The Twilight of the Idols - The Antichrist Complete Works, Volume Sixteen

By Friedrich Nietzsche

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greater weakness,
delicateness, and susceptibility, out of which a morality _more rich
in consideration_ was bound to arise. If we imagine our delicateness
and senility, our physiological decrepitude as non-existent, our
morality of "humanisation" would immediately lose all value--no
morality has any value _per se_--it would even fill us with scorn. On
the other hand, do not let us doubt that we moderns, wrapped as we are
in the thick cotton wool of our humanitarianism which would shrink
even from grazing a stone, would present a comedy to Cæsar Borgia's
contemporaries which would literally make them die of laughter. We are
indeed, without knowing it, exceedingly ridiculous with our modern
"virtues." ... The decline of the instincts of hostility and of
those instincts that arouse suspicion,--for this if anything is what
constitutes our progress--is only one of the results manifested by
the general decline in _vitality_: it requires a hundred times more
trouble and caution to live such a dependent and senile existence.
In such circumstances everybody gives everybody else a helping hand,
and, to a certain extent, everybody is either an invalid or an
invalid's attendant. This is then called "virtue": among those men
who knew a different life--that is to say, a fuller, more prodigal,
more superabundant sort of life, it might have been called by another
name,--possibly "cowardice," or "vileness," or "old woman's morality."
... Our mollification of morals--this is my cry; this it you will is
my _innovation_--is the outcome of our decline; conversely hardness
and terribleness in morals may be the result of a surplus of life.
When the latter state prevails, much is dared, much is challenged,
and much is also _squandered_. That which formerly was simply the
salt of life, would now be our _poison_. To be indifferent--even this
is a form of strength--for that, likewise, we are too senile, too
decrepit: our morality of fellow-feeling, against which I was the
first to raise a finger of warning, that which might be called _moral
impressionism_, is one symptom the more of the excessive physiological
irritability which is peculiar to everything decadent. That movement
which attempted to introduce itself in a scientific manner on the
shoulders of Schopenhauer's morality of pity--a very sad attempt!--is
in its essence the movement of decadence in morality, and as such
it is intimately related to Christian morality. Strong ages and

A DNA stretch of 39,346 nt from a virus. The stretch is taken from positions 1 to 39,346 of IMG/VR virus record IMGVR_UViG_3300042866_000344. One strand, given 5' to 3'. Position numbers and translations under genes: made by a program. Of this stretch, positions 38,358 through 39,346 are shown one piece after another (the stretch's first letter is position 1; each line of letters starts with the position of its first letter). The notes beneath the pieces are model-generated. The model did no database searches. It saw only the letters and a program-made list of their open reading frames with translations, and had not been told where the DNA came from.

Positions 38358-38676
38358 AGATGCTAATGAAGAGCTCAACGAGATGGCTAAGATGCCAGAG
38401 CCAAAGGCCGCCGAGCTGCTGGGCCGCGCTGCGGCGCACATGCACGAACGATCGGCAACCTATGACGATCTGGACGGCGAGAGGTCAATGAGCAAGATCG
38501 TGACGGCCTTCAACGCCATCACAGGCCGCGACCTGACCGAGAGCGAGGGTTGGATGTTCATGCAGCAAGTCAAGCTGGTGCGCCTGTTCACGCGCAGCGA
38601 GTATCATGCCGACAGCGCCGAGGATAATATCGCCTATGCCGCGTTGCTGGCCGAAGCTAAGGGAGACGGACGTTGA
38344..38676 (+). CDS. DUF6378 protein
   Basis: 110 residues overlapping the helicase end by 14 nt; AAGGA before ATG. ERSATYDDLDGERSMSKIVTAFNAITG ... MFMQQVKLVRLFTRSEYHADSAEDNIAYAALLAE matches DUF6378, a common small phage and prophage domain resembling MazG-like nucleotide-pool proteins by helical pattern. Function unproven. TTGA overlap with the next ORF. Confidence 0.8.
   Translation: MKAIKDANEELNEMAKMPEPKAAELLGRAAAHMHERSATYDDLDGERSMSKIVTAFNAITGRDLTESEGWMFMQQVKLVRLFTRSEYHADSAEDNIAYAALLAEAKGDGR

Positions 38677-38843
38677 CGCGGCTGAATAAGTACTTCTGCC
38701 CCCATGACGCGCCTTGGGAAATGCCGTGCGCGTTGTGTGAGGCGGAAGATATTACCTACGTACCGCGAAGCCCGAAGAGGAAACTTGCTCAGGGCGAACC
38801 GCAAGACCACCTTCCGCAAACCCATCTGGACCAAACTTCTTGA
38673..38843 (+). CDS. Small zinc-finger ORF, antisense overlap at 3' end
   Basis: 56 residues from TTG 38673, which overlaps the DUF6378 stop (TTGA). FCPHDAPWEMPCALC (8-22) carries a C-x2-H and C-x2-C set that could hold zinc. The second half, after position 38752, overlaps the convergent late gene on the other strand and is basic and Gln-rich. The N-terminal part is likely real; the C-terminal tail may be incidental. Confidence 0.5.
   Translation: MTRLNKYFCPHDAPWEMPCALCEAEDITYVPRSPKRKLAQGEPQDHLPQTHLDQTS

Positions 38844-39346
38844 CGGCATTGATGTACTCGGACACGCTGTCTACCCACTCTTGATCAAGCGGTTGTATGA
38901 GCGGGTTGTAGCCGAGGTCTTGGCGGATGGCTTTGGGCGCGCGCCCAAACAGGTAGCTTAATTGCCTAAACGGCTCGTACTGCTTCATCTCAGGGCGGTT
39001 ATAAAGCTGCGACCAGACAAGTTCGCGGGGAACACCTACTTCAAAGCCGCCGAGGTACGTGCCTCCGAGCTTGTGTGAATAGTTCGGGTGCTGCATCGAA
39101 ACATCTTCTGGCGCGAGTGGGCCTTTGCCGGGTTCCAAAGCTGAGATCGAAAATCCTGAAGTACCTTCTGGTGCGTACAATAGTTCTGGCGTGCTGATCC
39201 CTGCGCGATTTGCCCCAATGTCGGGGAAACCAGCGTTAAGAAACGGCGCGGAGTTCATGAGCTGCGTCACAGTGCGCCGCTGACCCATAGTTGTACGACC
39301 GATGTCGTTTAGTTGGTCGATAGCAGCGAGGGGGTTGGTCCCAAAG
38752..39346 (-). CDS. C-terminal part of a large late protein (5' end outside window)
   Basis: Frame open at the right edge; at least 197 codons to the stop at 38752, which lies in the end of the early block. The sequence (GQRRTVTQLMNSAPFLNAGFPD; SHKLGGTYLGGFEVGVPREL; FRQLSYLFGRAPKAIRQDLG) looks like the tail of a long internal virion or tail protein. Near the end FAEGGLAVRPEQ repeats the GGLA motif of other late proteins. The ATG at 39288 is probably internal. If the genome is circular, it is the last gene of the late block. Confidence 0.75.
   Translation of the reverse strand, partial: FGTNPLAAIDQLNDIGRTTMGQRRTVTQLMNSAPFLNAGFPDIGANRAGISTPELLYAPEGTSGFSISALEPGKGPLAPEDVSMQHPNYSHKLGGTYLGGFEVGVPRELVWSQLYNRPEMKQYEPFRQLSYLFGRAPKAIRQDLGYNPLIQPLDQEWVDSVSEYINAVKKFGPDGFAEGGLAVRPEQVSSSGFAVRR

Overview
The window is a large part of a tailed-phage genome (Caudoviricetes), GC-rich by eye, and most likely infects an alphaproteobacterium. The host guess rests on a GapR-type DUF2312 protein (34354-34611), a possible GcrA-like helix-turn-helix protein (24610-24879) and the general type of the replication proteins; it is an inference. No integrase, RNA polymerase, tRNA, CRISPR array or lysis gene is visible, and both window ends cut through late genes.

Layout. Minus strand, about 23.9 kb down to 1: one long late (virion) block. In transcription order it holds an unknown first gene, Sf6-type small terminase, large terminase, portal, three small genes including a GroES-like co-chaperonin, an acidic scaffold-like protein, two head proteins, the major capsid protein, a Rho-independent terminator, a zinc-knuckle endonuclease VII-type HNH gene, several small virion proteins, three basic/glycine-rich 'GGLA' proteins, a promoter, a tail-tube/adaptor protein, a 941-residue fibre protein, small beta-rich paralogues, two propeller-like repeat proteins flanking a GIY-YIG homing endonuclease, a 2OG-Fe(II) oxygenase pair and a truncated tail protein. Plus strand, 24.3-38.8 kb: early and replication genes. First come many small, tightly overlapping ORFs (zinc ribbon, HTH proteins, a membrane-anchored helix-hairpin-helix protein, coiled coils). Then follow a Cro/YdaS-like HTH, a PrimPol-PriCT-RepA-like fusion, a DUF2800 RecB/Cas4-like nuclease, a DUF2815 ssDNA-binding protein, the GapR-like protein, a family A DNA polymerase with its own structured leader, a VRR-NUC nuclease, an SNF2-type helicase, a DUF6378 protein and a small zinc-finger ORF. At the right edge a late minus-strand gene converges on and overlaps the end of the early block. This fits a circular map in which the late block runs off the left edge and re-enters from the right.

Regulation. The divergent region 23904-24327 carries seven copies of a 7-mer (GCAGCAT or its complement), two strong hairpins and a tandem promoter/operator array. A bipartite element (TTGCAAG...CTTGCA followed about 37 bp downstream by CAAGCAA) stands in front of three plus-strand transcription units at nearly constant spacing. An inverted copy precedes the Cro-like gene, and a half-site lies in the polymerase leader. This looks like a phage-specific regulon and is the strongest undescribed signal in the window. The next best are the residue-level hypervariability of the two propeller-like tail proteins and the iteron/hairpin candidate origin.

noble cultures see something contemptible in pity, in the "love of
one's neighbour," and in a lack of egoism and of self-esteem.--Ages
should be measured according to their _positive forces_;--valued
by this standard that prodigal and fateful age of the Renaissance,
appears as the last _great_ age, while we

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Text Comparison with Human, All-Too-Human: A Book for Free Spirits, Part 2

Page 15
The visions of the dream now appear to them of more value, because, as has been said, they find them more beneficial, and mankind has always held that what is apparently of more value is more true, more real.
Page 31
His digressions are at once continuations and further developments of the story, his maxims contain a satire on all that is sententious, his dislike of seriousness is bound up with a disposition to take no matter merely externally and on the surface.
Page 33
Page 37
His famous method, originating from this aim and adapted to it--the "endless melody"--strives to break and sometimes even to despise all mathematical equilibrium of time and force.
Page 45
Hence the Greeks, who were very refined in such matters, designated the sage by a word that means "man of taste," and called wisdom, artistic as well as scientific, "taste" (_sophia_).
Page 48
Page 50
Yes, whatever the result of our enterprise, however much we may have overestimated our strength, at any rate we need render account to no one but ourselves, and mankind can henceforth begin to do with itself what it will.
Page 60
In particular, simplicity has still far too much the reputation of being the oldest, the initial thing.
Page 63
--There remains, however, a counter-question and the possibility of a counter-reckoning.
Page 82
Page 91
Thus we shall avoid losing our tempers in conversation, and shall not at once apply mutual thumb-screws in the event of any word sounding for once unintelligible to us.
Page 103
Where this knowledge is wanting, man is, according to the prevailing view, not responsible--unless his ignorance, _e.
Page 108
Then what has he done? What profit is it to.
Page 125
--The theory of the best style may at one time be the theory of finding the expression by which we transfer every mood of ours to the reader and the listener.
Page 143
" If in youth their acumen is sufficiently practised, their memory is full, and hand and eye have acquired sureness, they are appointed by an older fellow-craftsman to a scientific position where their qualities may prove useful.
Page 146
Originally vanity is the great utility, the strongest means of preservation.
Page 154
--There are men so presumptuous that they can only praise a greatness which they publicly admire by representing it as steps and bridges that lead to themselves.
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Page 169
Winter human life has none, unless we like to call the (unfortunately) often intervening hard, cold, lonely, hopeless, unfruitful periods of disease the winters of man.
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